Log in with your email address username.

×

Ten tips for medical expert witnesses

Warning over diabetic ketoacidosis after man’s death - Featured Image

 

Doctors can play an important role as medical expert witnesses in the decision process in Australian courts and tribunals. There’s a limited supply of them, however, which means they are much in demand.

Medical expert witnesses are used in three main types of legal encounter. Firstly, in civil cases where the expert is required to give evidence as to whether another doctor acted in accordance with the accepted standard of care; secondly, in cases where another doctor faces disciplinary action; and lastly in coronial inquests where a medical expert witness is asked to help determine the cause of death and any role a person or institution may have played in it.

It’s important to understand the onus of proof in courts, which can vary considerably from what would be considered scientific proof in the medical world. In civil cases, legal proof is based on the balance of probabilities, while in criminal courts proof must be beyond reasonable doubt.

Expert medical witnesses have important duties in the legal system and it is not up to them to decide whether a doctor or other defendant is “guilty”.

Most states and territories have codes of conduct for expert medical witnesses which is important to read before you write your initial report.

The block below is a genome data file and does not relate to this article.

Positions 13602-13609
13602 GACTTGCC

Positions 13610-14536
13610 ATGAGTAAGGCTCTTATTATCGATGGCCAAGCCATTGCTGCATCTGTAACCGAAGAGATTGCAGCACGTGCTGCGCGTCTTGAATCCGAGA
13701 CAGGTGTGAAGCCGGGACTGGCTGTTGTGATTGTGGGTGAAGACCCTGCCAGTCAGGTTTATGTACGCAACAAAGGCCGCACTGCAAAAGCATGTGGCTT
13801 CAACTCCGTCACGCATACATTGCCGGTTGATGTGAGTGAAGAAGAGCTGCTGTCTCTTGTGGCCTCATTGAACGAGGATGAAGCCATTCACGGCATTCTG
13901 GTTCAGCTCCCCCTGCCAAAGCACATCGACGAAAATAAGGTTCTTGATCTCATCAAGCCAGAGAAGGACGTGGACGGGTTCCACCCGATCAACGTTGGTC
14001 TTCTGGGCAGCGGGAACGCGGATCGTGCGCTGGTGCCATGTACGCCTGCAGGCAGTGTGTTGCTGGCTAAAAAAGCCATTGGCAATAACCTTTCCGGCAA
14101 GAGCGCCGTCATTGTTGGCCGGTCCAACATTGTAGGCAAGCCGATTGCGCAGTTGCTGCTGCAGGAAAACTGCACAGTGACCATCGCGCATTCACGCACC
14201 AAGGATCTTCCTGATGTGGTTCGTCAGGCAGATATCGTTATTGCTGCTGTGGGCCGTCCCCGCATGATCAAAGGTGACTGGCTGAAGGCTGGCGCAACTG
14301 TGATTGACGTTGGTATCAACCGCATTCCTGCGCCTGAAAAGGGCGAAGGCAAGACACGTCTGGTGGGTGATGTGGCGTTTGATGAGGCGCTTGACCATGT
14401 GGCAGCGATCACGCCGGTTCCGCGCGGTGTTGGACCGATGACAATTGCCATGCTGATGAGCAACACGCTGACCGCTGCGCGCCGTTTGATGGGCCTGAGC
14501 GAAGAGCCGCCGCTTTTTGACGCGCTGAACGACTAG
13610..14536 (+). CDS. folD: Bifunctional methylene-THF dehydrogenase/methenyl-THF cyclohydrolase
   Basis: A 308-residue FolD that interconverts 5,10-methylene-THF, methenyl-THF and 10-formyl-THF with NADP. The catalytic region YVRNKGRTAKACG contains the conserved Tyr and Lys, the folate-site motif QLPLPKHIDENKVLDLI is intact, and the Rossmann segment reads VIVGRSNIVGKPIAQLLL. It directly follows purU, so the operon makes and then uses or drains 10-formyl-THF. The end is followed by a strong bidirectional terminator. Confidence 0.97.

Here are a few tips for doctors who have been offered or are thinking about a role as a medical expert witness:

  • The role can be time-consuming and it may not be feasible to be doing it in your “spare time”;
  • Be fully prepared and have your opinion formed before you are called upon to testify;
  • Develop a clear reasoning for your opinion, but do not hypothesise about what may or may not have happened in any case;
  • If you have any concerns about your opinion, go through them with the lawyer who engaged you before writing your report;
  • If something is unclear, you may decide you need to give two different opinions based on two different possible scenarios;
  • Don’t contradict in court what you have already written in your report;
  • Be aware of outcome and hindsight biases. These involve judging a decision on the basis of outcomes rather than what led up to the decision in the one case; and in the other, it involves predicting the probability of an adverse event retrospectively;
  • Be clear on levels of evidence and recognise the differences between a directive, a policy, a standard, a guideline and a position statement;
  • Don’t fall into the trap of being an advocate for the lawyer who hired you;
  • Be aware that expert medical witnesses can face disciplinary action for evidence given in court which is seriously flawed.

Source: Avant

To find a doctor, or a job, to use GP Desktop and Doctors Health, book and track your CPD, and buy textbooks and guidelines, visit doctorportal.

email